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Divine Intervention

The Miraculous Journey of Abdullah Antepli
Although Islamic clergy are becoming more commonplace on college campuses, Abdullah Antepli remains among a handful who serve as full-time chaplains in American higher education.

On Fridays at noon, members of the Duke Muslim community quietly enter the Divinity School’s York Room for Jummu’ah. By ones, twos, and threes, they slip off their shoes and take a place on a makeshift prayer rug—eight white sheets spread across the floor—facing Mecca. The men line up in the front and middle rows, while women wearing traditional hijab head covers above their blue jeans form a row in the back. They bow, kneel, and prostrate themselves in Islam’s ritualized sign of humility.
 Among the worshippers is Abdullah Antepli, who in 2008 became Duke University’s first Muslim chaplain. Although Islamic clergy are becoming more commonplace on college campuses, Antepli remains among a handful who serve as full-time chaplains in American higher education.
 Antepli has invited Imam Abdul H. Waheed of the Muslim Society of America, who volunteered for many years as Duke’s part-time chaplain, to preach this particular Friday, and a Duke undergraduate to lead prayers. Antepli leads the weekly service twice a month and encourages members of Duke’s Muslim community—students, staff, and faculty—to participate, an experience he considers essential to their formation as leaders of the faith.

On the wall are portraits of two Methodist patriarchs: the Rev. George Washington Ivey, whose family endowed the chair now held by Dean Richard B. Hays, and Bishop John Carlisle Kilgo, president of Trinity College from 1894–1910. York was named for the Rev. Brantley York, founder  of the rural school that evolved into Trinity College and then Duke University, and was the center of community worship at the Divinity School from 1930 until 2005, when the new Goodson Chapel opened. The York Room now serves as a reading room available for special events, including services such as Jummu’ah.

Once the service ends, many students rush off to classes, but other worshippers linger to visit with Antepli and one another. The sense of community is palpable.

“Abdullah Antepli has completely revitalized Muslim life on campus by greatly increasing the number of Muslim students participating, and by building relationships with people of different backgrounds,” says Sobia Shariff, a Duke University senior and former co-president of the Muslim Student Association.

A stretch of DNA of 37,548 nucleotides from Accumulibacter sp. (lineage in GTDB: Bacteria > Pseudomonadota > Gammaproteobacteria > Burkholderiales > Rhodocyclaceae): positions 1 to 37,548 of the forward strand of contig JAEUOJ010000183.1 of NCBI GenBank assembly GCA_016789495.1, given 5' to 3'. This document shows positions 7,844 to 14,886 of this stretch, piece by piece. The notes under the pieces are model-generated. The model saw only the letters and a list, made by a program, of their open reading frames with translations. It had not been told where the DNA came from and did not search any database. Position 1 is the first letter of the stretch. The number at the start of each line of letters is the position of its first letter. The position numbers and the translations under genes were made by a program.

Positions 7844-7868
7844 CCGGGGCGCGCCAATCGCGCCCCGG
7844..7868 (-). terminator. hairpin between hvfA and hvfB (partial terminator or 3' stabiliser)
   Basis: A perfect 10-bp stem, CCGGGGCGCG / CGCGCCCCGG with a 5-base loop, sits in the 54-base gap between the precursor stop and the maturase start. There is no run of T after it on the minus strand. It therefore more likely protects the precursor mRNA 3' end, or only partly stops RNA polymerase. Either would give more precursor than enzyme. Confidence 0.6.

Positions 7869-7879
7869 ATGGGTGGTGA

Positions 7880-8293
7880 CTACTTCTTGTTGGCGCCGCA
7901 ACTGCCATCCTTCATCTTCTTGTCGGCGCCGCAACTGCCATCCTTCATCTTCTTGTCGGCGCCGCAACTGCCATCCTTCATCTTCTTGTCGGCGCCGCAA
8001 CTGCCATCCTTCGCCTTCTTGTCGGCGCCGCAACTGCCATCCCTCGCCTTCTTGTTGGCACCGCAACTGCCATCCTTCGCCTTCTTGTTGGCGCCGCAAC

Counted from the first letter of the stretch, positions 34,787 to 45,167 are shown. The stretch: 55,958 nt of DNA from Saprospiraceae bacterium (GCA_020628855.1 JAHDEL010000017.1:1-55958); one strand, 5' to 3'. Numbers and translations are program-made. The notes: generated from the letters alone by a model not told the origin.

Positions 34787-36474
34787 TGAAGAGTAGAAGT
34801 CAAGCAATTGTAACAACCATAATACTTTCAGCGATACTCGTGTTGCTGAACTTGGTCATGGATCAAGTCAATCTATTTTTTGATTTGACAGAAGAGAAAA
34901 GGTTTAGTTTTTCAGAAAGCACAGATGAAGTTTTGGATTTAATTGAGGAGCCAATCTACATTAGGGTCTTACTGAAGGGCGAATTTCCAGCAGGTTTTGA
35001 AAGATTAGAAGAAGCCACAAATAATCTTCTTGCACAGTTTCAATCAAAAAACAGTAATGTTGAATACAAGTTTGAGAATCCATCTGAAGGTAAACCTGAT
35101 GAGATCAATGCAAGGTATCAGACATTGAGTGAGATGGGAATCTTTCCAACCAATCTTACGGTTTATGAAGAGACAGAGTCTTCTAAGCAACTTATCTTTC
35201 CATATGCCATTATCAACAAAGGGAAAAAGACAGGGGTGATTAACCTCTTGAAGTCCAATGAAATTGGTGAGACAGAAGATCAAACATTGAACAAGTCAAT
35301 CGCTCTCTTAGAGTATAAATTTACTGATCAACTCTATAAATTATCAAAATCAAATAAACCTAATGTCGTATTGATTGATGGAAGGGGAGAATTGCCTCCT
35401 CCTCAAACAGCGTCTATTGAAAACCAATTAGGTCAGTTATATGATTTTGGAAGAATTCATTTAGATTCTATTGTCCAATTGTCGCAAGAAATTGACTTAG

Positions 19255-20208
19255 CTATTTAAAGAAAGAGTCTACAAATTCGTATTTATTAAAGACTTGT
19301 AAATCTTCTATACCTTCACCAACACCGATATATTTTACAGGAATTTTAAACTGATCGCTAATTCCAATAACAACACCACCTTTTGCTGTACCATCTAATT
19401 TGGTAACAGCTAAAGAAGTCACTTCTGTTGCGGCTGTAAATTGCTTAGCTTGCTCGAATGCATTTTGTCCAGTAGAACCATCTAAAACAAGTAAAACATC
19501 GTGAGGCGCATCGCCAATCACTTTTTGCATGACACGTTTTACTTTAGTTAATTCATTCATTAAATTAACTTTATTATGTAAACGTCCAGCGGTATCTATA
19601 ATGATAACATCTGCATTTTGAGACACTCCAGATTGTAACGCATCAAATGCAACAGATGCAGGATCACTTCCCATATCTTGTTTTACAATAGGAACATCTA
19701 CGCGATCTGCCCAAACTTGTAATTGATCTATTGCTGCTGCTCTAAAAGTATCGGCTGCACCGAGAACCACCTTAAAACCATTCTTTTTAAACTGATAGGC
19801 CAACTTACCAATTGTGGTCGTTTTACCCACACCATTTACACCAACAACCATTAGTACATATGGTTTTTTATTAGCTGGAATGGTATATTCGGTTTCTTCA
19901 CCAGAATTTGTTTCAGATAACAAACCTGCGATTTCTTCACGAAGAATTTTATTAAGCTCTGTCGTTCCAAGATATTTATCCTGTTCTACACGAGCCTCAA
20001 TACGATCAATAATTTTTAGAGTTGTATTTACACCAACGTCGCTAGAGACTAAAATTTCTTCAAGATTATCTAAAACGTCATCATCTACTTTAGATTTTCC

Duke’s Center for Muslim Life, dedicated in 2009, is not just a place where Muslims can gather and feel at home, she adds. “It’s a place where anyone can learn about Islam and spend time with Muslims.”

The soft-spoken Antepli’s sense of humor surfaces with quicksilver speed, his tone shifting from gentle solemnity to bemused wordplay. He describes himself as an enthusiastic fan of Duke basketball and the only imam who “prays for the Devils”—a reference to the university’s Blue Devil mascot. The men’s 2010 national NCAA basketball championship is proof, he quips, “of the power of prayer.”

He was born three weeks premature, says Antepli, 37,  because of his eagerness “to see God’s manifestation in all of creation. I couldn’t wait any longer.”

That curiosity, he says with a more serious tone, is a manifestation of the divine, leading him from his native Turkey across the world “in search of God’s unique fingerprints. I see them in the many different shapes, textures, and colors of diversity.”

One of six children, Antepli was born March 6, 1973, to a privileged family in Maras, very near Antioch, the city in southeastern Turkey where the apostle Paul based his ministry. The senior Antepli owned a small business selling auto parts; his wife cared for the family in their comfortably secular neighborhood. Soon after the end of World War I, the Turkish government had begun a campaign to propel the country from its traditional Islamic roots toward European-style modernization. Muslim clothing was replaced by Western-style dress; centuries of Islamic faith practices were supplanted by secular priorities. During Antepli’s childhood, as still today, the country’s 120,000 imams were made civil servants of the government. Imams are issued the same sermon to preach at weekly worship.

As a boy of 8, Antepli recalls a sense of discovering God. But he lacked the language to articulate that experience, and knew no one in whom he could safely confide. During his teens, he became increasingly fascinated by Islam, which he learned about through Muslim friends at school, a few teachers, and books. He began to study holy texts, and to pray, hiding his growing faith from his parents and siblings.
Into this unlikely household, says Antepli, “God came and filled a huge gap in my heart when I was 13 years old. God entering my heart provided an amazing